Inspired by the success of insects at flying, the most successful attempts to make flying robots on the cm and smaller wingspan scale to date have followed biomimetics, copying the motions seen in nature. However, insect wing motions are complicated and require complex actuators and control, which are difficult to fabricate on the extremely small scale – In fact, even fabricating an actuator with similar frequencies or stroke amplitudes to insects is an achievement.
Enter curved cantilevers. The microrobotic flight group at McMaster combines analytical and computational fluid dynamics (CFD) work to determine the resonant shape and fluidic forces of curved cantilevers, predicting that they have “fluid diode” properties: they generate an asymmetric force from a symmetric flapping cycle. While not necessarily as efficient as insect wings, these curved cantilevers may nevertheless make attractive flying robot designs because they lend themselves to parallel microelectromechanical systems (MEMS) fabrication techniques. Finding out whether this is indeed true requires answering two questions: 1) Do material systems and components suggest promising flying robots if the theoretical and computational work is correct? and 2) Is the theoretical and computational work correct? The exciting answer to both questions so far is yes.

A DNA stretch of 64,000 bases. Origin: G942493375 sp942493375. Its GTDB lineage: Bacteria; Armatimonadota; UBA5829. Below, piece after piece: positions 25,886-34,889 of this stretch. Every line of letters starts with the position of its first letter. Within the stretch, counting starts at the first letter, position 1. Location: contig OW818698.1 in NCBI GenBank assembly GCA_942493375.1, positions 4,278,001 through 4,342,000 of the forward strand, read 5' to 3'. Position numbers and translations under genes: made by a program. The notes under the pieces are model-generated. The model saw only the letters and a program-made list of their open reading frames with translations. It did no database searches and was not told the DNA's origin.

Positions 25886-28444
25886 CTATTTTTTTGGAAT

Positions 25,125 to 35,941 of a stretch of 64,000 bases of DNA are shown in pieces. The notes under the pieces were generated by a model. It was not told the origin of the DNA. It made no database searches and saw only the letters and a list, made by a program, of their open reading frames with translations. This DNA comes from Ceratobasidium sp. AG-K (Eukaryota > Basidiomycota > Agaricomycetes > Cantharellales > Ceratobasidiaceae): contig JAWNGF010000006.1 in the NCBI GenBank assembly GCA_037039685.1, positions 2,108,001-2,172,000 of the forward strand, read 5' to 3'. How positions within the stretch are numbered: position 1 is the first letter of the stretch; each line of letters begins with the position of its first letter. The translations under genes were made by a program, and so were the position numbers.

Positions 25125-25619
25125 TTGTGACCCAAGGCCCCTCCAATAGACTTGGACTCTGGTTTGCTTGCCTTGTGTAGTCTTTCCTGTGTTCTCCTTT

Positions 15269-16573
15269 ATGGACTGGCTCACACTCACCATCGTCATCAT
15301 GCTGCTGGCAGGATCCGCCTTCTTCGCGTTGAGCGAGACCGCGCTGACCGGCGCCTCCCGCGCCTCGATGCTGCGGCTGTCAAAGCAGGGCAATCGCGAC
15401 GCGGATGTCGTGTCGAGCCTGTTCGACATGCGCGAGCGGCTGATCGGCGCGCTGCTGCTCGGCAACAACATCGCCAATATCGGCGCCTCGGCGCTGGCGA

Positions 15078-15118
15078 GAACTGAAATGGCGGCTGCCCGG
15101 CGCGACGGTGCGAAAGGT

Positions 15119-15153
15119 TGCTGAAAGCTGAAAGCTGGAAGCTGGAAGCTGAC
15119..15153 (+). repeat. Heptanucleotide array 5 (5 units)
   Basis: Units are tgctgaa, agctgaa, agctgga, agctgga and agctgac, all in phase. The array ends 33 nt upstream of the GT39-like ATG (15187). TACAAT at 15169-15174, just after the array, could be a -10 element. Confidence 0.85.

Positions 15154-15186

In addition to research work on microrobotic flight, I am particularly interested in engineering education. Check out video lectures for selected courses at https://www.youtube.com/channel/UCfxVudf-9F6K5JQgUYx-HIA